The Courier News from Blytheville, Arkansas on November 21, 1934 · Page 4
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The Courier News from Blytheville, Arkansas · Page 4

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Blytheville, Arkansas
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Wednesday, November 21, 1934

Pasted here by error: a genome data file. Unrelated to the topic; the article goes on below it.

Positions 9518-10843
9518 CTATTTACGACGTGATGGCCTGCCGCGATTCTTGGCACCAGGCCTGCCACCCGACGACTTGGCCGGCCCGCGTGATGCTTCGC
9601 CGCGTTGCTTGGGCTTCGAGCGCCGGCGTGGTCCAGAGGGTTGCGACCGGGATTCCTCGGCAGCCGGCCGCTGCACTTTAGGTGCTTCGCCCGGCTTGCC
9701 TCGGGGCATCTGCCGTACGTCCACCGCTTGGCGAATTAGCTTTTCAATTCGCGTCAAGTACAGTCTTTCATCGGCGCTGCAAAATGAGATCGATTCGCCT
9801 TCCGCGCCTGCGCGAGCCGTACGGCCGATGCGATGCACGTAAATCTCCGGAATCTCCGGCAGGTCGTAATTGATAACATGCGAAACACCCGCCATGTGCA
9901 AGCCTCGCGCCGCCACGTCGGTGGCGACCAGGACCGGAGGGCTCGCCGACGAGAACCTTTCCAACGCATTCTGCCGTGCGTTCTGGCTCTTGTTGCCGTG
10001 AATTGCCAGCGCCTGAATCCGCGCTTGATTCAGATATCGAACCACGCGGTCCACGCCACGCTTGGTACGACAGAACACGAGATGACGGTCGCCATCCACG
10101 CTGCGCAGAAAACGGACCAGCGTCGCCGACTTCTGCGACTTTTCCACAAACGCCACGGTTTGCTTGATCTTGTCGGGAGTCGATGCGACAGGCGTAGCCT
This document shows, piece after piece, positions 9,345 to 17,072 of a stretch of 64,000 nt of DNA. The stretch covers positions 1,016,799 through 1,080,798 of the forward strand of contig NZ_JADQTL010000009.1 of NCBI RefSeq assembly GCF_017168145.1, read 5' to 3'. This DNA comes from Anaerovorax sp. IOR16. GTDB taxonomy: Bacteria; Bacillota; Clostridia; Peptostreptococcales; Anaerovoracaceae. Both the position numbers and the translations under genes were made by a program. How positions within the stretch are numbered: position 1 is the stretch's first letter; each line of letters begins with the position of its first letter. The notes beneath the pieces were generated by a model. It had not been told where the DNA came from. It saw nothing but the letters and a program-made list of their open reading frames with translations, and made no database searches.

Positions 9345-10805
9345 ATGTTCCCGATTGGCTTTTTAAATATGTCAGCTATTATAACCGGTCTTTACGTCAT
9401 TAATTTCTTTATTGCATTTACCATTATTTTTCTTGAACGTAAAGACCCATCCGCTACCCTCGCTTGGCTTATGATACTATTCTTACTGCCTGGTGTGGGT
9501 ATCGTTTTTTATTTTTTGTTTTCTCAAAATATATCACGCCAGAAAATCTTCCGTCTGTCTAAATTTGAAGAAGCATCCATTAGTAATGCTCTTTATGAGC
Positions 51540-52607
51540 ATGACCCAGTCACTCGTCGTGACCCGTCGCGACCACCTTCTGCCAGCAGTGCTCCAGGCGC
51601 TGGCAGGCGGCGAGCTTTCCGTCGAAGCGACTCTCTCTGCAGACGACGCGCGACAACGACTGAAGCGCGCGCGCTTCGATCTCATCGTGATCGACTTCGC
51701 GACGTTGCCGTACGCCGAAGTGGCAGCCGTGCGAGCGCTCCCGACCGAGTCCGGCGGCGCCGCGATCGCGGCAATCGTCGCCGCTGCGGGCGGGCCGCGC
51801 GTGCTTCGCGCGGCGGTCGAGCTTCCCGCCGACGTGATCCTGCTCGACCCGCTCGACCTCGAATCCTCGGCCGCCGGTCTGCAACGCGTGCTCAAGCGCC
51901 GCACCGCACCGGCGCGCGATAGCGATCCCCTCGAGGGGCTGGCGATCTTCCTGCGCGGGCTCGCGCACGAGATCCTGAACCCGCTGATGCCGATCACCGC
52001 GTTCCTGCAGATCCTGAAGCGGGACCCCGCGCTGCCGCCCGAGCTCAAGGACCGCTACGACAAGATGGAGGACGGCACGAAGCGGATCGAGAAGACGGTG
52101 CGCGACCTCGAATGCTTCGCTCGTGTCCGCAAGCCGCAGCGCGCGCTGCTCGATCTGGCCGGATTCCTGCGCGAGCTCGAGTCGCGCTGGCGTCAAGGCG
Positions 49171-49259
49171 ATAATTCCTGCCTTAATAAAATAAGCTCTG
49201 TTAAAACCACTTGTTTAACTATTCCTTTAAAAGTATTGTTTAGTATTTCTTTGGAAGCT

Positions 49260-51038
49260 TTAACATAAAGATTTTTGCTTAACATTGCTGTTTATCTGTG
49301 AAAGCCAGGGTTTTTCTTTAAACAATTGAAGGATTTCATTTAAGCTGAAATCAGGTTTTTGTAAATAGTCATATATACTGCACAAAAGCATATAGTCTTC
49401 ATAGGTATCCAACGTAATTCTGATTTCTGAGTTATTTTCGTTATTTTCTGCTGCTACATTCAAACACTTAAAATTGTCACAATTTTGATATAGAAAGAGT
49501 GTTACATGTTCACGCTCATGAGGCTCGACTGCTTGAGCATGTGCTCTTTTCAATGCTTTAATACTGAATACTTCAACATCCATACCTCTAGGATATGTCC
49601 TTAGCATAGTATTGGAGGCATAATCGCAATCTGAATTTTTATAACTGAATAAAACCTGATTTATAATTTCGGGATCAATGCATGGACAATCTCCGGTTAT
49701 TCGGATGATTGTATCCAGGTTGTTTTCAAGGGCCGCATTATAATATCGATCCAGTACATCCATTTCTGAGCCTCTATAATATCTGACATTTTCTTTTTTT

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PAGE FOUR , I)LYTH'EVILLE'(AliK,) COURIER NEWS/ 1HE BLYTHEVILLE COUB1EB NEWB ISO COURIEH NEWS CO, PDBUBUM ' 1 ~-' 0. a BABCOC3K, *Wor '& W. ~ Sato National 'AdYertuinj f Arkuuu ,, Dftlllcs, Inc., Now York, Oeircit, st. ixmln, DallM, KIF.SW ctty. PublUbcd Every Ait*rnooa nicest Entered as second uUss matter al the post office nt niytheville, Arkansas, under act ol CoBgreu, October »,. 1917. Served DV tun pr<« N HATXS By earner m me ciiy ul invtlu-viue, ISc pti week or, JB.60 per year In advance. By mall within a radius of M roiiw, 13.00 per >;•»[-, 41.81) fur <ix moiivJB, 85c for tlire« monUu; oy mall 111 postal zone* two to six, inclusive, fS.SC per year, In zones scveu &no el^ht, IK) year, payablo In advanc*. We Could Provide jor All, // Only We Knew How The/depression woiildiVl look so hud it it were not silhouuUcd :ig;uusl ;v bright sky. Back of tlio unemployment, the privations, and the lost profits c!' Uio last few years there rises ii picture of what we might have done if only we could have found some way of keeping ;il! tho wheels turning. This picture liiis now been given deliiiitc form by (lie rcporl-of the National Survey of fotcntial Pi'iWuet Capacity, authorized, hy the federal government last March to sec just how far our actual production and eon- stimplion fell short of what was possible. The report''submitted by. Uii.s group is one of the most important documents offered the American .people in recent years. It stales bluntly that thu sviuils of .every citizen could have been,met without (he necessity' for capacity production. In other.words, whiil-some ot 'tis have long suspected is proved to be true—there v is no physical reason why anybody in America .'should lack for anything. ' •• . * * * In the banner year-of 1920, for instance, we produced food worth nearly ?27,000,000,000. But been use 59 per cent of our families get along/ on in- coriies-jpf less th;m ?2,000 a .year, they were forced to consume diets, containing too little moat. If we had produced ?3,000,UOO,000 more of food products, every family could.have had « proper diet.. In 1920,-'also, we bought 20,000,000 men's suits, 173,000,000 dresses, 0,270,000 men's coals and GM,GOO,000 pairs • of women's stockings. '. Put the clothing industry was capable of producing between.'two and three times as much, in each of • these groups; every citixen could have had plenty of decent, wcU-!\tUnu clothing without calling on tho industry for capacity production. * * * , . If all our unemployed 'doctors and nurses had been put to work, every person in America could •'•have had perfect medical treatment for §<!2 n year. If our building industry worked at capacity, every family in Amor- icH,could be occupying a plftisnnt, tip- to-<lato home-inside of 10 years, i Our trangportatioi) system could be expanded enormously ;uid. run profitably; we could easily spend $12,000,000,000 a'year on'.education, instead of npproxinwtcly $3,725,000,000, as we do now. How is a Utopian picture like this to lie I'CHlixgd? The board rcinurkx Unit each of OKI- 27,000,000 families must have a buying power of $4,700 a year— which, as they say, is a nood trick if you can do it. Hut however dill'iciilt the attainment of that goal may bo, the importance of the report as a whole, can hardly be ora-cstiniiiled. Everybody can have enough oil everything, if we can just liml the secret, —Unite To Keep Children Erect If the infantile paralysis .serum developed by Dr. William II. Parks, of the New York city health department, proves UK effective as he believes it will be, humanity will be indebted to 'that Kctitletmui, about as .deeply us it is ever indebted to anyone. Dr. Park has found a serum which ho believes grants immunity against tin's dreadful disease. Approximately 25 people have been iimoculated with it so far; all have received immunity. Kurthcv tests, of course, will have to be made to .see whether the immunity is permanent, and to make sure also that there, are no unforeseen faults in the process•; but the present outlook is exceedingly encouraging. In any case, it will take some time before this serum can be made available to physicians oiilsidi.- of Now York. Hut if present expectations are fulfilled, a tremendous achievement in preventive medicine will have been made. Example of Inflation Those who feel thai, inflation of the currency-would be a good thing for the country ought to get together; with the Texas negro who decided to go in for a little inflation, of his own. This 'man took a one-dollar bill, touched it- up with a bit of green paint, ami made ; it read, $1,000,000. Then he took it to a bank and tried to deposit all except $200 of it, which' ha,:'askcd for in cash. Unfortunately, it. was. just at this point; that he fell afoul of the law, «nd he probably will have no chance to make any further experiments. But his effort was not so different from that of the inflationists even so. In each case, money- is pushed far beyond its real value and made worthless. .Whether you, dp.:'the.trick with green paint or a government decree makes little difference*. . WEDNESDAY. NOVRMBEK 21, i You cannot make profits .under n new order unless first of nil you nrc, milking them under 'some hind of order. —Sir.Joslnh Stamp, British economist. SIDE GLANCES " , By George Clark "It's only 12 o'clock. I don't see why we ulwavs huve to be the first to go home." | THIS CURIOUS WORLD B / e William Ferguson CUSTOM OF'SEayice SHIPS SALUTING,IN PASSING ..MOUNT- VEGIslON, WAS~BEGUN BY THE BRITISH. DURING THE-W/4/e Of./6f2/ INDIANS, OF THE EARLY DAYS, SPACED THE LIVES OF CHIPMUNKS BECAUSE. THEY WERE THOUGHT TO BE RESPONSIBLE FOR. DEALING HEBBS AND ROOTS/ ARCTIC, OF THE- SHORT SUMMERS MANY BUTTe,R.FLlES SPEND TWO SUWIEES' ~~ ANb A 'A/INTER.IN THE CATERPILLAR STAGE OUT OUR WAY By Williams In 1812, British w.ar slrips fired •s they ..passed Mount. Vcrnon salute to George Washington, great antl pleasant surprise lo Ihc inhabitants, who cxiicctcd lo be Hied upon. Now, flags are lowered lo lialf mast as they go by, and tlic ship's bell is tolled. NKXT: How. much clcitd letter office in money »;is found in letters Ilic SAK.&S! vou AIM'T DUMB ENOUGH TO THIMK VOU C/W THAT up B16 TREE, VJMV, MO! . , (3OLLV, YOU »> \ A DOW'T THWK V .X I'M THAT DUMB, I HOPE/ I'M SUMP TH' TREE WITH IT. Change of Occupation May Eliminate Cause of Cramps The Clew CHAPTER XLIJ complete.!'his statement ' to Captain Malioney of ttio lioinlclda . Bi|nai1. • "1~ admit" tie taicl, "tliat 1 cut ft a llttia line, urn I thought thai when l told Kisiier ot tlia arrest nt Kenneth Boons nnrj of (lie girl wlio was known bntti aa Esther Onhvay and Allco /.orton, I would nccounl for lib llmo for at leasl an hour." "Tlien he didn't KO to EM MAS, Malone nt all?" ashed nieeker. "Ot coiirEo ho didn't." Orlfl said. "Ho wanlcil to try to got eonic niMsago through to Ilia girl who was arrested and ho warned (n nr- rango to eccnro counsel wlio would Ret her out on habeas corpus bn- foro silo could make too many damaging statements." "Tlien." niec-ker said. "I''lsbor must have just iinen leaving Miss Mocliloy'a room Instead ot going in it when wo saw him there In tlie hotel." "Of course," GrltT said, "Fisher had Just drilled her on tho story filio was to glvo If she was questioned." "And Fisher was really (lie accomplice ot Peter Malono?" Captain Malioney asked. "Yes." UrllT said. "Peter Malone embezzled more tlian $25.000 from tho Second Security Trust ot 101 Paso, Texas. That was more itan 20 years beforo. Ho ran nway EDI! Ictl n wife and daughter. Tho wife subsequently divorced htm. Sho cnino to this city. In tho meantime Peler Malono had gone lo Riverview, taken lha name of Frank R. Cathay, poseil aa a business man who had sold oul Intercsls in South Africa and therefore had some cash to Invest. Hla accomplice, whom wo knew as Fisher, naturally shared In his resulting prosporily. Tlio two men liecamo prominent ID Illverview. They had tlio secret of tlieir past locked safely In their own breasts. Then Mrs. Malono happened to make tho discovery that her husband was a HIvervlew millionaire. Imraedl.its;? Glio com- raen=0(! to participate In his wealth ant) so dl(i der daughter who had been going under the name ot Alice Lcrtou." "Then," Malioney asked, "the marriage of Cattiay was legal?" "tes." Griff said. "Mrs. Cathay Is really his wife, although she did not know IL Sbe knew enough ol liis past history to realize that he fcad probably left a wife. She knew his real name and knew that the wife's first name was Blanche. Wticn Cathay died elm moved heaven nnd earth to try to rind lira. Blaocha Malono ami make •omo sort ot a deal with her." "And Mrs. Malono wouldn't sot- tic?" "No. She had been carefully coacliei by Fisher." "How was thai?" Griff said, "Perhaps I had bel- ter explain from tho beginning. The two men embezzled money. They became respected citizens In fllver- •view. Then the bank employed Sbllllugby to loresligate Mrs. Ala- "I shall continue 'to refer 10 tile real Mnlono 03 Cathay, because tlial Is Uio n.iiiip under which w« knew hint. Mrs. Malone reported to Calliny that Slillllugby was making an Investigation and naturally Cathay Ihoii&ht Shllllngby liaii un. covered the secret of Ills past am! was finliiB to threaten Mm with es- [losuro, "Calliay's apnearanco had, ol course, changed in the 20 oilil years since ho had been guilty ol tlio embezzlement, a fact upon which he decided to capitalize, llo.lalkecl It oi'er with Fisher and they agreed thai Slillllnghy must bo killed before he eould capitalize upon his Information. "In any event, II was agreed that Cathay was to kill Slillllrigby. in order to do that, however, IJQ wanted lirst lo have an ollhl as Calhay. Second, to hnvs It appear that Shll- IliiSbp had been killed by a sans- 6le[. Tbereforc, Cathay, posing ns another gangster, employed Shll- lingliy (o shadow the most danger- 0113 gangster he could think of. lie picked upon "Cincinnati lied" Lampson. "Larnpson had a Bray Cadillac couiia with a- denied lett "rear fender. Cnthny secured a duplicate ot such a.car. Vent It BtoreO at a place near Latnpson's hcadfiiiarlors. Wlien , Sbllltngbj bad Elmdoweil I.nnipsorj to tills neighborhood. Cathay drove up to llio curb. SlUlllngljy. recognizing the man who had employed him. naturally was not suspicions, (t gave Cathay an opportunity to shoot htm and escape." "And Decker." asked Blacker, "tile man who was a witness!" "Was an Innocent cog In the murder machine. Ot course, Cathay needed a witness who could testily to the gray Cadillac coupe. So he trailed Shllllngby. who was trailing Lampson. until a pedestrian was encountered. Then Cathay worked his prearranged plan. "Fisher was lo take tho name ot Cathay, go to a hotel, register, keep an nppolnlment as Calhay and cash a check. Ho went to Iho hotel, reg- Islcrcd and cashed Iho check, but before he could keep the appointment hn not playing around with SlclM iMockley. They had a tew drinks ami the unexpected happened. Ffsner was arrested. It bo- came necessary for hlro eventually to assume tho Identity of Calhay with tho police. That led to the publication or tho story. "When that happened the men were In a panic. And there.'gentlemen, Is where we niust give a tribute to Morden.' \ "Wa Know that l\lorflen took a taxlcab. That he went to Ninth and Central. That lie went to Shillitighy'a office and asked questions. Undoubtedly. Morden was shadowed. That trip cost him his life. Tho conspirators were In a panic. It was decided that Morden must die; ( "They knew that Calhay would ba suspected. Therefore, be must have nn alibi. Fisher undoubtedly agreed to give him some medicine that wouH.make him quite til, BO that lio could bo under (do ca , i doctor. .That wa:i Fisher's 01 luully. lie suddenly realized much better oft ho would bn I could kill Cathay, eland In Mrs. Malono, and mill! Mrs..Cm by blackmail. "Fisher,had been having Mo shadowed and,, ilierefoie. liac difficulty locating him. Mordon waiting for Alice Lorlou to c In. Fisher showed up add ducerj a bey to llio apartment, den recognized Fisher as tlie who bnd been arrested, and p. tho name, ot Catliay. Fisher clu : Morden from behind, left Die In tho apartment and slipped ; "Allco l.orlon found 'tbe when she returned to her a meat. Boone helped her get r It. ' ; "Plsber kiieiv lliat Cathay i led his chauffeur a large- beij This had probably been done I reason. We- may never know that reason was. I was a/raid they would either murder the cf leiir or get him to skip out c! country tor a large cash consli Hon. Therefore. I.was nnxloi told (lira as a witness. Ths s ot course, which Stella Mockles U3 about the mysterious conv llon<j Q! Pclei-Malone over the phone.. nlih the. chauffeur at Cathay residence, was made. U| of so much wiiols cloth. She been carefully coached In that i hy Fisher. When sho.had. tolc story. Fisher wanted her. rera' llo lelephoned her. to take a cab and met bin) at a certain i Tiien !ie took out the gray Cat which had undoubtedly been SL In sonio private garage near sceno oi Iho crime." "When did you first uncove Ihls?" Captain Mahoney aBked "t eliould have known It i sooner." Grift said apologelli "1 realized what must. bava poned when 1 began to re,illze| tho man who had assumed the llty ot Cathay must have dot with. Cathay's knowledge, coi and co-oiwrallon. Then I rea of course, Hint It had been doi give Cathay an alibi and tli man would* go to such tri to get an alibi only 'In -the.'., tie pl.inued to commit a murdi then thought buck to.tomemt a murder had been commftt* thnt eiact time and remember once that SlilJIfngby liad been dered at 10:15 o'clock." Tho crlmlnologlst sighed ("j got to bis feet. "Douhtles saiil, "so far as You .eentlemj concerned tlio caso Is completf platiiea. As taf ns 1 am com U will never, bo,eiplalned." "If Morden merely obmtne. 1 tip," niecker iald,- "how.co have obtained :1U" Griff shook his head. "1 wish." ho said softly, " could answer that question, murder of Shlllingby .was U to the entire mystery—and y< murder was overlooked by j us—all except Morden. He rl hered tho forgotten murder. "Gentlemen, good morning.' TUB END. Trooncr iroujjtr. To Rescue Kilchcn ST. JOHN, Quo. (UP) — JJow n troopor attached to the "A" squadron of the Royal Canadian Drag-. non.s leaped from a bridge into the treacherous waters ot Richelieu River, 25. feet below,, to rescue ;i small kitten from drowning and nearly drowned himself, hccn revealed here. has just The trooper, James Ross. \vas out with tile rest of the squadron for their early morning ride. As they wheeled over a bridge which spans the lltchc-lleii River between St. Johns and Ibervillc. a small kit- ten took fright and fell into the river. Iloss dismounted, took oil his luiic, leaped after the kitten, and brought, it safely to a pillar of thci bridge, but could go no 1 further. There was no ladder or foothold on. the pillar and the bridge 25 le:t .above seemed inaccessible. Ross was in danger of fcing swept away by tho current. Then his comrades cams to his rescue. Leather reins were lowered, but they were not long enough. Finally, a trooper hiints far over the ledge, another anchored his feet, and res- "Marina Green" Late Color in Style LONDON (UP)—It is the royalty for babies-, f lower, colors to be named after the Princess Marina of Greece will marry tiic Duke of Kent -9. is no exception. Already there arc many I\ Marina Browns i country. | A new kind of .carnatloi recently named "Princess Mi And now a new shade of and kitten were hauled back has , )(!on c;lllc[i .. Milrina c r 10 sillc « r - Tlie kittoi is noiv mascot of the squadron. i s described as an elusive tlio official! which can be worn by fad I riark women alike. QUR BOARDING HOUSE By Al KY I)lt. MORRIS nSHBEIN Editor, Journal of the American Medical Association, ami of Ify- Beia, the Health Magazine.. I hsve mentioned frequently in this column the unusual forms of painful conditions which develop in certain kinds of jobs. Probably you know about writ- let's cramp, but are you aware IliaL there are similar conditions occurring among telegraphers, hammerers,, and twislrrs? Writer's cramp scorns to occur more, often in people who arc inclined, to be nervous and anxious than in those who ate more stolid cd in writing. Telegrapher's cramp is something of the same kind, but occurs to men who punch the telegraph key nnct ntflicls the hand and arm that arc concerned in the work. The twister's cramp occurs to people in Uic weaving industry who spend most of. their lime twisting for weaving purposes. In each instance, of course, a change in occupation and a rc- inoval ot the particular stress which brought on the disturbance will releave the condition. Of a different character Is the LISTEN TAKE A' SACK, A.M' WALK OVH i OVER f ^ TO LOD&E ON and robust. However, overwork i effect of pneumatic tools on tlie M. ei " s ....^._ p ' 3y a ^finite pan in tissues involved m holding the j pneumatic hammer. Two factors is 11 1 In II \ J I 1. - ... ,.. -..-ui.. V. \J1 Xilt IUUL lULll tllC if/iv. 11 3 ? transferred to vibration which attccs the circula- rthcr kinds of work because they lion in the ringers, especially Ihc d« eloped writers cramp. That, of-ha hand. The fingers in this hand comsc, niean.1 th»l transfer to an- (arc likely to go dead or numb _, . i ,...„... i.., i,^ * Jo mil it i, i wy lit' Fourteen ot 8300 employes in (apparently are involved. On, he Posiofficc Department In Great the pressure of the tool and oilier kind of work is usually the best cure for this condition. The other effect is the condition o.' colct produced by tlie escape of i»f? J K mCS i ^ f UTO tvwy ll ° ob ~ com >wes5ed air on the hands. Ulncd by changing lo n different: other tiivcstlsators feet that the hind of i>cn, to a different .posl- form ol the tool, the way In which on of sittuig when writing, learn- [n is held, its weight, and the " 1 ,?,: to ,. llsc ." tl' CWI ' llcr - or wrltmnlnnl5c associated with the work v .111 the left hand Instead of the [may be involved in producing Ihc B , t ^erious changes in the blood vcs- ' iW-ls which arc ialcr reflected in uise of Winer's cramp is'the tissues of the hand, to be the development of j Liability to this condition in- some fort, of overstirmnaUou o[ creases as time goes on nnn the me part of ihe brain and the'only hope for relief is removal nervous .system concerned In the from this type of work to some wmmg tcclmlc, The symptoms of other" work in which the hands witers cramp are. ot course, a aie not constantly subfected lo ths :spasm.and-weakness of tlie. hand .vibration and the cold. CALL ME OP YOU TOR I WISH YOU HAD BEENJ WITH ME THIS KFTERNOON! UM-M-HAU MY RACE MOT3SE "TAKE. A WORKOUT A.NTD WHAT CAVALCAT3E! WoMT-RACE -BUT PUT "BLINDERS' ON